Ten Bleeding-Edge Open Source Companies: Page 3

(Page 3 of 10)

3. Digium

Location: Huntsville, AL

Founded: 1999 (as Linux Support Services)

Product or Service: Founder and CTO Mark Spencer developed the open-source VoIP PBX software that became Asterisk. Asterisk supports a range of TDM protocols for the handling and transmission of voice over traditional telephony interfaces. It features VoIP packet protocols, such as SIP and IAX, and it supports U.S. and European standard signaling types used in business phone systems. It can serve as a bridge between next-generation integrated voice and data networks and existing infrastructure.

Used in combination with Digium’s telephony interface cards, Asterisk is an open-source alternative for voice and data transport over IP, TDM, switched and Ethernet architectures. Digium’s additional telephony offerings include the standard business-class features, including conferencing, voicemail, voice menus, and IVR. More advanced features include dynamic content creation, speech recognition, and text-to-speech.

The company will release a VoIP PBX appliance that runs on Asterisk this quarter. Intended for SMBs and branch offices, Asterisk Appliance will support up to 50 users.

According to Digium, over two million users have downloaded and deployed Asterisk. Customers of the company’s supported, professional version include Aheeva, Wallstreet Electronica, PlatinumTel, and the University of Pennsylvania.

Funding: Closed its first VC funding in August 2006, a $13.8 million investment from Matrix Partners.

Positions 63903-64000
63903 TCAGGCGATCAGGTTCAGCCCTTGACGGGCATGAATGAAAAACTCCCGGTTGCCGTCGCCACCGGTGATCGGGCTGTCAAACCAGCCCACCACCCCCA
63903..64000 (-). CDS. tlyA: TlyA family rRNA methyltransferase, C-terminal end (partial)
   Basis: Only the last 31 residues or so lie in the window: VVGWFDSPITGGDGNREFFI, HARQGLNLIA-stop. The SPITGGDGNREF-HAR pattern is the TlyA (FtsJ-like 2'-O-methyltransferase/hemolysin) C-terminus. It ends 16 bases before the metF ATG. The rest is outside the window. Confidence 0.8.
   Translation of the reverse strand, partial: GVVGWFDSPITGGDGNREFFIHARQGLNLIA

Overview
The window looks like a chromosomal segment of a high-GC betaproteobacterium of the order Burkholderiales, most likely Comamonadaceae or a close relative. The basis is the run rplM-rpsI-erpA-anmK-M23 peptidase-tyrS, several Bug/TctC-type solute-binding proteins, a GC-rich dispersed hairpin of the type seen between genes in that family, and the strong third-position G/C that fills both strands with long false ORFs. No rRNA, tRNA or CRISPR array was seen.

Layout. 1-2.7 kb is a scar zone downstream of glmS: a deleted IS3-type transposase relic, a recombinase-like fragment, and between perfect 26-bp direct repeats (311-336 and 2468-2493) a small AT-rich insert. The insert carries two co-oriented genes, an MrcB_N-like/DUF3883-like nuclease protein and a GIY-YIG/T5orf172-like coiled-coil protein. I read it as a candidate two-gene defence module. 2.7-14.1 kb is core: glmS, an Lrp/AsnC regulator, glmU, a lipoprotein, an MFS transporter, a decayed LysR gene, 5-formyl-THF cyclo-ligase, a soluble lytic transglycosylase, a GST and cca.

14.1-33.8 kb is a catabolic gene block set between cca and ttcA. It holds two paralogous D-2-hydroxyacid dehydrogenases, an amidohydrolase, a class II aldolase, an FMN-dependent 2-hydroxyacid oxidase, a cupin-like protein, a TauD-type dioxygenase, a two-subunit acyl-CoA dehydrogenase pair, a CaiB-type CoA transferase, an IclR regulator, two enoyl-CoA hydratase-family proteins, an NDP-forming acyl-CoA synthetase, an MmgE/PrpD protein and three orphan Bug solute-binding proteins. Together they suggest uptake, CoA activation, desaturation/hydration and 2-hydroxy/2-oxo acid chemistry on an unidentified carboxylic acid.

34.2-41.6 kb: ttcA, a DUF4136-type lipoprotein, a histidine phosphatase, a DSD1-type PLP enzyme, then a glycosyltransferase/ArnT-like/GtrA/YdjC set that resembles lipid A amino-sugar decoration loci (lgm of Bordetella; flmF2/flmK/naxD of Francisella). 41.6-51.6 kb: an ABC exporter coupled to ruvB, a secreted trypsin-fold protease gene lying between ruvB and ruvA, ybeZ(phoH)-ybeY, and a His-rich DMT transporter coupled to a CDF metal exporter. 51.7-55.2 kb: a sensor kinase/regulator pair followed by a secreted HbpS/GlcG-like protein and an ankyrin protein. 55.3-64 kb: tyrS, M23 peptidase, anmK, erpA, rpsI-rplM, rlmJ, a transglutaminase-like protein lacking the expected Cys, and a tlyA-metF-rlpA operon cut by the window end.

Competitive Landscape: How do you even begin to assess the market for enterprise-class VoIP software and services and IP PBX equipment? Let’s just say it’s huge and will only continue to grow.

Analyst numbers vary, but they all trend steeply upwards. Infonetics, for instance, reported that the IP PBX market grew 18% in 2006, with IP PBX equipment buoying the overall enterprise telephony market, which itself grew 9% in 2006, reaching $8.9 billion worldwide.

A few research firms caution against the hype, however. Most notably, Forrester’s report “U.S. Enterprise-Class VoIP Services, Q1 2007” argues that suppliers are over-hyping their offerings and that customers aren’t yet sold. Enterprises are moving cautiously towards an all-IP infrastructure because they don’t yet understand the benefits, nor do they know what services carriers will provide down the road.

Deciphering who fits where in this market is best done with a divining rod. Figuring out direct, head-to-head competition is even fuzzier, as most vendors are broadening their portfolios and even indirect competition poses a serious threat. For instance, Digium doesn’t directly compete with hosted VoIP service providers – or does it? What about voice-data convergence? Support for legacy circuit-switched products? We could go on and on.

Anyway, players in this space are many, including hosted providers like 8x8, Covad Communications, M5 Networks, and XO Communications. Equipment vendors include the likes of Alcatel, Nortel, Cisco and Avaya. Carriers will start to figure out the space eventually and target it. Mobile services will evolve and factor into this market too, and then there are the Skypes and Vonages of the world, which don’t have much enterprise-class impact in the U.S. yet, although Skype is already widely used as a business tool in the EU where users simply want to avoid roaming issues.

Management Team: Mark Spencer, chairman and CTO, founded the company in 1999 as a Linux support provider. Spencer led the development of several Linux-based open source applications, including the Asterisk Open Source PBX and Gaim Instant Messenger. Danny J. Windham, CEO, was formerly president, COO and director of ADTRAN; Steve Harvey, VP of worldwide sales, was previously VP of channel sales and competitive service providers for ADTRAN; Bill Miller, VP of product management and marketing, previously led voice product management at 3Com.


Page 3 of 10

Previous Page
1 2 3 4 5 6 7 8 9 10
Next Page





0 Comments (click to add your comment)
Comment and Contribute

 


(Maximum characters: 1200). You have characters left.